Who are the Jesuits?
We are the Society of Jesus, a Roman Catholic order of priests and brothers founded half a millennium ago by the soldier-turned-mystic Ignatius Loyola. Most people call us "the Jesuits." In the vision of our founder, we seek to "find God in all things." We dedicate ourselves to the “greater glory of God" and the good of all humanity. And we do so gratefully in collaboration with others who share our values, including laypersons. They have become part of the “we,” the extended Jesuit family.
With close to 17,000-plus priests and brothers worldwide, we are the largest male religious order in the Catholic Church. We are pastors, teachers, and chaplains. We are also doctors, lawyers, and astronomers, among many other roles in Church and society. In our varied ministries, we care for the whole person: body, mind, and soul. And especially in our education ministries, we seek to nurture "men and women for others."
Jesuits draw on the rich tradition of Ignatian spirituality and reflection. In our retreat centers, parishes, campus ministries, and other settings, we offer these resources to all who want to discern God’s presence in their lives. At the same time, we also aim to be “contemplatives in action,” people who bring this spirituality into the wide world. That includes our work on behalf of global justice, peace, and dialogue.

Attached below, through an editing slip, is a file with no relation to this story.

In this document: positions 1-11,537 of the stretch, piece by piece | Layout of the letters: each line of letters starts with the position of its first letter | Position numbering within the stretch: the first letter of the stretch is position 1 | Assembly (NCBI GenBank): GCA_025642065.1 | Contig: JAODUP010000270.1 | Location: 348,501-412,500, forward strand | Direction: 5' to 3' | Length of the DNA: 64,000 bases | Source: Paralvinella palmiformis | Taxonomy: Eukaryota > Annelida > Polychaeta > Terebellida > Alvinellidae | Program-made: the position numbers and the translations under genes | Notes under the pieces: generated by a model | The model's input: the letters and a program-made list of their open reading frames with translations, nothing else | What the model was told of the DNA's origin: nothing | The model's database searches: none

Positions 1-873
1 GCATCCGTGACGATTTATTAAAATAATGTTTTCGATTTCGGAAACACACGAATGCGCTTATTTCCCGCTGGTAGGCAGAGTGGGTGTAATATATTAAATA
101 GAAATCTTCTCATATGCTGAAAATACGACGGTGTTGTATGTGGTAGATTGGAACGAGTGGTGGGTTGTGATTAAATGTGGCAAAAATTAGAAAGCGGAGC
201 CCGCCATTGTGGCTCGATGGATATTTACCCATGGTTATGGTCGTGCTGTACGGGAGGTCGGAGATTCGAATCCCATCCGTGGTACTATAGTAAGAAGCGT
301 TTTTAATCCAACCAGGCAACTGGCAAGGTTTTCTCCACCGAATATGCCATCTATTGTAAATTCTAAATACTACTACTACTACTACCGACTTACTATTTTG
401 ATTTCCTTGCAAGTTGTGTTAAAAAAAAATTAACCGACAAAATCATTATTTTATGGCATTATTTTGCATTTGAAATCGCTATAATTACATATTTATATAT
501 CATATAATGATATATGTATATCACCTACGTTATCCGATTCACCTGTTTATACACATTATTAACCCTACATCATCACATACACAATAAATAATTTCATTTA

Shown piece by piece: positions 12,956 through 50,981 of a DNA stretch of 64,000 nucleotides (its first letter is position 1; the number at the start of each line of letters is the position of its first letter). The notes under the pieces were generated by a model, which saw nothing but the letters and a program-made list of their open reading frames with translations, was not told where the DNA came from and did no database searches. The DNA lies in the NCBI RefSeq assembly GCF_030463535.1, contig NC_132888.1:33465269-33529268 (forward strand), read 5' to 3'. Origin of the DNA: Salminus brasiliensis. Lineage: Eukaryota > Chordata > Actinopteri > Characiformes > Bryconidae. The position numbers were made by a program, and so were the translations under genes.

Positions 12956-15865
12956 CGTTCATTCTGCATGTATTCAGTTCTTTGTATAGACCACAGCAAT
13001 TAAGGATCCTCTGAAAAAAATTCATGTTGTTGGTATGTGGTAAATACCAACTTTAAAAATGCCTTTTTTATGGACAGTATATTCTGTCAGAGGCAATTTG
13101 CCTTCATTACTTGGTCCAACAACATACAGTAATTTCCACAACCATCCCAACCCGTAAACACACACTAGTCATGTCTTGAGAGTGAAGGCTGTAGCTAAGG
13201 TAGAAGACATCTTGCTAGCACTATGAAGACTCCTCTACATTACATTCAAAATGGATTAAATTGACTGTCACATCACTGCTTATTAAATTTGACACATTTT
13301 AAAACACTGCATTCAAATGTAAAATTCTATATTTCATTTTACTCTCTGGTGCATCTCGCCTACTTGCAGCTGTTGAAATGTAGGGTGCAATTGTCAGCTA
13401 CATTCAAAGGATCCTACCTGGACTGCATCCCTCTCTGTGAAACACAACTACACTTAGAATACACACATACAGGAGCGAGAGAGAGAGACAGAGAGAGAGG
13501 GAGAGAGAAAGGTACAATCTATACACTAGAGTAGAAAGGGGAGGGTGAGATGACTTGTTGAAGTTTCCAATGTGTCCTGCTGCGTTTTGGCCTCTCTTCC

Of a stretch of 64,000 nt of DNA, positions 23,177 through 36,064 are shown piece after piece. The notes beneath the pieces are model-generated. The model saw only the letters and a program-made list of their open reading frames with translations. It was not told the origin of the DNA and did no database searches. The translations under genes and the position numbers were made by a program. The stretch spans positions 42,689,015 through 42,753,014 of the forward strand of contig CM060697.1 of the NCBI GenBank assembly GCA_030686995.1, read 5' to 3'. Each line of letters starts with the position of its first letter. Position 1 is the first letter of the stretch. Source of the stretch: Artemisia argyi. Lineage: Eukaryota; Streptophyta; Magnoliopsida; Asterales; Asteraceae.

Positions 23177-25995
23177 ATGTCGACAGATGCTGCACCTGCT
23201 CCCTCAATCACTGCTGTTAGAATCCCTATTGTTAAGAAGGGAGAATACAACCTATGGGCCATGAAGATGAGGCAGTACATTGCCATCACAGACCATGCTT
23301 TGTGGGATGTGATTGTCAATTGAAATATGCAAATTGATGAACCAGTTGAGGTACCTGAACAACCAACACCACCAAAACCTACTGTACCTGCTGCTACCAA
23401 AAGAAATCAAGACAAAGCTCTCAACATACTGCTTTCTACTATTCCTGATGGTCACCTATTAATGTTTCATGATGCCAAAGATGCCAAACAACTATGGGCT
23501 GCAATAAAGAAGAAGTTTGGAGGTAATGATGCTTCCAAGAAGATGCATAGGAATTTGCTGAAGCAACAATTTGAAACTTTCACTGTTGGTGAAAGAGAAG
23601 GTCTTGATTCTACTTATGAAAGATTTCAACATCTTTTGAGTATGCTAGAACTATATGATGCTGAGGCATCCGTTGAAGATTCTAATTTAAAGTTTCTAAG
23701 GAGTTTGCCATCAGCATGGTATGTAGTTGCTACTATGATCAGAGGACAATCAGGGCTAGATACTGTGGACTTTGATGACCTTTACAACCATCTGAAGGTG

As members of a religious order, Jesuits take three vows — of poverty, chastity and obedience — and a fourth vow of obedience specifically in regard to worldwide mission. In other words, Jesuits must be ready to accept whatever mission the Pope requires, a vow that is reflective of our broader dedication to the universal Church, and to the greater good of all people from all faiths and cultures.
Our collaboration with the laity flows from our personal relationships with Christ. We see ourselves as companions of Jesus, and we invite others to join with us, as friends in the Lord. Together we build up the body of Christ.
With our friends and partners, we also reach out to a broadly diverse world because that’s where God is. From experience and reflection, we know that meaning, value, and divine purpose can be discovered "in all things."